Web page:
Skip to main content

Let’s Make it a True Daily Double, Uh, Aaron?

As I have, in the last year, pretentiously weighed in on some of the more pressing issues of the Covid Era, any speculation about the future of Jeopardy might well strike my readers as frivolous. I totally agree.

Nonetheless, I ask that you indulge me as I veer off my beaten track to acknowledge this fraught crossroads in American cultural history.

Let’s be clear about the stakes here. Whoever replaces the late Alex Trebek might well take up a space in your living room — and your 7 p.m. time slot — for the next thirty years.

So who will it be? Who will feed us the “final jeopardy answer” going forward? Who will lend sufficient gravitas to making the daily double a true one? These are not small matters.

Because in an age of toxic know-nothing-ness — a time of arrogant ignorance and educational dysfunction — Jeopardy is unapologetically intelligent.

Unlike any other regularly scheduled event in our culture, Jeopardy celebrates the know-it-all. It’s a safe space for eggheads, smart-asses, and those strange kids who pay attention in class. It’s for people who know stuff for the sake of knowing stuff.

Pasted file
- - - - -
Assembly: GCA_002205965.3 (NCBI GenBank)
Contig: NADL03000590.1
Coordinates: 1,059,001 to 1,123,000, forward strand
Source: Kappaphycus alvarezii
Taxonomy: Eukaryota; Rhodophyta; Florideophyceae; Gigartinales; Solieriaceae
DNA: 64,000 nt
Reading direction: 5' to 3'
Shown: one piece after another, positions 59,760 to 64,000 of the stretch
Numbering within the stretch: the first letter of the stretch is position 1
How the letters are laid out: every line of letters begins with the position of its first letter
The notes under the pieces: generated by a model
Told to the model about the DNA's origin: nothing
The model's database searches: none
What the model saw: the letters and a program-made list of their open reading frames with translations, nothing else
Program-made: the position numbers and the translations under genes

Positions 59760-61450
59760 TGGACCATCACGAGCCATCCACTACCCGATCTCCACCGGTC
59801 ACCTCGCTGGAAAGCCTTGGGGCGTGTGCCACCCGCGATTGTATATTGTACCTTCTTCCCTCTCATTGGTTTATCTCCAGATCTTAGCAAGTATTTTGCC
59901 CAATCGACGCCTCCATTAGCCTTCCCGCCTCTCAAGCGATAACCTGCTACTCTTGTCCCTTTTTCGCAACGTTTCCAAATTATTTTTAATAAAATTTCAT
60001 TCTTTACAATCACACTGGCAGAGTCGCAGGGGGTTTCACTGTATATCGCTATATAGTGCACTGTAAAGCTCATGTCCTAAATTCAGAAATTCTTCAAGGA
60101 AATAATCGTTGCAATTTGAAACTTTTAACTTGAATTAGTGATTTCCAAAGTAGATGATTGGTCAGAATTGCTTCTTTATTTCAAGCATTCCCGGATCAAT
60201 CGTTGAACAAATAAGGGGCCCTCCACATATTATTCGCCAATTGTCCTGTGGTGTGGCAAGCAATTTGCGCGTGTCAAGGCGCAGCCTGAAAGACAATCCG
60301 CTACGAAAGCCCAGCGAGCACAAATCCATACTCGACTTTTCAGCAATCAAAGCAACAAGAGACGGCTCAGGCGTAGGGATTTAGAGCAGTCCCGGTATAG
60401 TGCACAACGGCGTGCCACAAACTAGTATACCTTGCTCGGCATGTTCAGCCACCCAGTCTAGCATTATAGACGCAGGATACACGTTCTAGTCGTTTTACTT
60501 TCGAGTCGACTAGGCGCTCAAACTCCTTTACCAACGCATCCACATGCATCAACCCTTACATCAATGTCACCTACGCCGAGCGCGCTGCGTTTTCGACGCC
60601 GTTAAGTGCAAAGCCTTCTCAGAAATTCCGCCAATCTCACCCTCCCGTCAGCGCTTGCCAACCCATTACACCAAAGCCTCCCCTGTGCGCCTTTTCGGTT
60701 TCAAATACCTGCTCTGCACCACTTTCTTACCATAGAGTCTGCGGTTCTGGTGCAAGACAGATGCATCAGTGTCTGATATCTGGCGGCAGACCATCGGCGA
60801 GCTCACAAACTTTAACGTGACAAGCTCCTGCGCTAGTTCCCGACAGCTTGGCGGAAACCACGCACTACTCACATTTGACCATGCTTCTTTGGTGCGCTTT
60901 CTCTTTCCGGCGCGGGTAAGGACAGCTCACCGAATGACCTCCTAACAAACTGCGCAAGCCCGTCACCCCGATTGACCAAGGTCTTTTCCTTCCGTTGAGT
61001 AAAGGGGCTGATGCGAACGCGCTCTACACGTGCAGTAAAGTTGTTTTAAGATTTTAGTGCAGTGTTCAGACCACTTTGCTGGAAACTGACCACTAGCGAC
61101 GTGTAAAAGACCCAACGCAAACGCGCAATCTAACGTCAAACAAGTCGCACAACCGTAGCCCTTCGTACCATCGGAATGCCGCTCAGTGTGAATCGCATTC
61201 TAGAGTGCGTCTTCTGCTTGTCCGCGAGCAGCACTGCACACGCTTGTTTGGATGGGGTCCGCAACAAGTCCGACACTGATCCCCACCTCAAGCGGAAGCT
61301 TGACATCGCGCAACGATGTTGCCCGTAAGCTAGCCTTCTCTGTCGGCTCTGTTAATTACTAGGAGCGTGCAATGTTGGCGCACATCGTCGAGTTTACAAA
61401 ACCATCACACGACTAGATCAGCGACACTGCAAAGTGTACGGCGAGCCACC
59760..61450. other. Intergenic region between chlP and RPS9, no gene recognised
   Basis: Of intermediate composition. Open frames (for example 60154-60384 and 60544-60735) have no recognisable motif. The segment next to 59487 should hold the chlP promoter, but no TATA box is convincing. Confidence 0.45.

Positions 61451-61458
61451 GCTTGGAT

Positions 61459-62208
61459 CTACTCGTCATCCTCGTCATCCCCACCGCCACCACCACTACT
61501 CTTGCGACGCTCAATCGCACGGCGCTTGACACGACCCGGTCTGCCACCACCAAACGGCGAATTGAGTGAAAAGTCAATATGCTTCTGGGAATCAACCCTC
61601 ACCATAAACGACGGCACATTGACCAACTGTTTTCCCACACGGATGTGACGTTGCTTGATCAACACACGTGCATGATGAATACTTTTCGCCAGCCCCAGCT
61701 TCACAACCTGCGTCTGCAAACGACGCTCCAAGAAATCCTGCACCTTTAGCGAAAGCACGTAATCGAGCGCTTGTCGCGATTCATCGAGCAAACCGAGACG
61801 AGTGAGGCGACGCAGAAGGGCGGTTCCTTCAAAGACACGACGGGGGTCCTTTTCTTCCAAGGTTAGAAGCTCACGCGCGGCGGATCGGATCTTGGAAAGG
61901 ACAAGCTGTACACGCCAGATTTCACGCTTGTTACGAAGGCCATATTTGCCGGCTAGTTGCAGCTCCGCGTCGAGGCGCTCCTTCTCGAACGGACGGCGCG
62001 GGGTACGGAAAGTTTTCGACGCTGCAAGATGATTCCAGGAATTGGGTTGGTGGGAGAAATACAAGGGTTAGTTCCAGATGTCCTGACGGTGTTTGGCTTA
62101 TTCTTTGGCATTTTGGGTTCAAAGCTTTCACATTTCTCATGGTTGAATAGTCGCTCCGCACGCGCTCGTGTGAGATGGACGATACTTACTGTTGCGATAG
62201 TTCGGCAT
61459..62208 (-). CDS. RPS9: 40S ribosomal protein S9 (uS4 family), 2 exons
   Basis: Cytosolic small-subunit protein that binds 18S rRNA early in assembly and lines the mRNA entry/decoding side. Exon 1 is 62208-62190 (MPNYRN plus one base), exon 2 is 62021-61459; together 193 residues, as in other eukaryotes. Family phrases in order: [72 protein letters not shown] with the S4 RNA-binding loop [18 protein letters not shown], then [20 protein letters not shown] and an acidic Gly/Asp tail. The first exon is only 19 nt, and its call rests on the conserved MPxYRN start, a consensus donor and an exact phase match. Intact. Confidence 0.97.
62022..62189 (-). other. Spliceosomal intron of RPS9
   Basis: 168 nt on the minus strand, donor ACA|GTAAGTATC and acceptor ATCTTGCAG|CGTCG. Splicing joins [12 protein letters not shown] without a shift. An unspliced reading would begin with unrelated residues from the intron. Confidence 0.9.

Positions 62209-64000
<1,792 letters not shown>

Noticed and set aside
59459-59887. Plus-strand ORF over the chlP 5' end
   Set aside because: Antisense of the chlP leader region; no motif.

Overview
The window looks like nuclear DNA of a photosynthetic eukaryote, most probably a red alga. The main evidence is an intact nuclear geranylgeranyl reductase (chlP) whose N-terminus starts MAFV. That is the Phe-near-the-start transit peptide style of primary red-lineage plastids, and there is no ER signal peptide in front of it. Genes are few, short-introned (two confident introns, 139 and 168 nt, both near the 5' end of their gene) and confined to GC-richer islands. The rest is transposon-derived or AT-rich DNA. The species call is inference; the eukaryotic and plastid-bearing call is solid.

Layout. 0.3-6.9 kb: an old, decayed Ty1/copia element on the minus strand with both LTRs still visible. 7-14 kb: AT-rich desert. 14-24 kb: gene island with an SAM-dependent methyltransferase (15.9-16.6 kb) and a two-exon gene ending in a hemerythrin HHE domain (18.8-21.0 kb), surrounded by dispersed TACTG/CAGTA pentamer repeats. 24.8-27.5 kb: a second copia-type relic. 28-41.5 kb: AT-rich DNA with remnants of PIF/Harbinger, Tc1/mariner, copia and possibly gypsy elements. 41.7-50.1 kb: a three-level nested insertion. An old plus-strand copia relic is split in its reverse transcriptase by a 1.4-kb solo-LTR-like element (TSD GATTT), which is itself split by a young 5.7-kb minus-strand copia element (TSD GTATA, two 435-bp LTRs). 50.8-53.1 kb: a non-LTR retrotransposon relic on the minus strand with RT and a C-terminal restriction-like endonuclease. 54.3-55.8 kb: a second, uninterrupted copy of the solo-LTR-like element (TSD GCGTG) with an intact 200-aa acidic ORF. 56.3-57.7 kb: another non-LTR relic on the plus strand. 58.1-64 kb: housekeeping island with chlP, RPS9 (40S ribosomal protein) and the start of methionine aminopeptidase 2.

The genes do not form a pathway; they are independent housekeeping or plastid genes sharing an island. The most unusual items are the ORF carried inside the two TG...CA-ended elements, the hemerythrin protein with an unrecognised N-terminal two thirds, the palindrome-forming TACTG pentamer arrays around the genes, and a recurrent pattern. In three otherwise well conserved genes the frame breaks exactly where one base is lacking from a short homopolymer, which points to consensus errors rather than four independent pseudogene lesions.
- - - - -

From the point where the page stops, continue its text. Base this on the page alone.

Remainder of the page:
How many shows can say that these days? Yes, there is real intellectual content on TV, but it needs to be looked for, it rarely gains mass acceptance, and it tends to disappear sooner than the crap around it.

But Jeopardy is a unique institution, with a generous and inclusive agenda. It invites everyone to play. All demographics — all races, religions, sexual preferences, education levels, political persuasions — all are welcome to match wits with our current champion.

The show values its intellectual credentials and it won’t stoop to anyone’s level. The answers are rarely easy, which is why you always feel good when you get one right — putting it, of course, in the form of a question. And Alex always made you feel okay about getting it wrong, which was one of his gifts.

So Jeopardy is dealing with an interesting business problem. How do you maintain and perpetuate a known winning formula once the iconic personification of that formula leaves the scene?

Alex’s death has left a vacuum, and it shows. Especially in the writing. There have now been a half dozen or so “guest hosts,” each one a known and estimable personage, each one coming up short. They’ve all had their own two-week run, reading lines that were quite obviously written for Alex.

The results range from okay (Katie Couric), to bland (Ken Jennings), to controversial (Dr. Oz), to WTF (Aaron Rodgers). But nobody has stood out as a real contender.

To the producers' credit, they’re moving slowly. They’ve found ways to keep our interest as the process plays out. As of now, they’re accentuating the politically correct, giving us a veritable cavalcade of diversity. So far, we’ve seen a woman, a gay guy, a Black newsman, a Muslim doctor, and a star quarterback.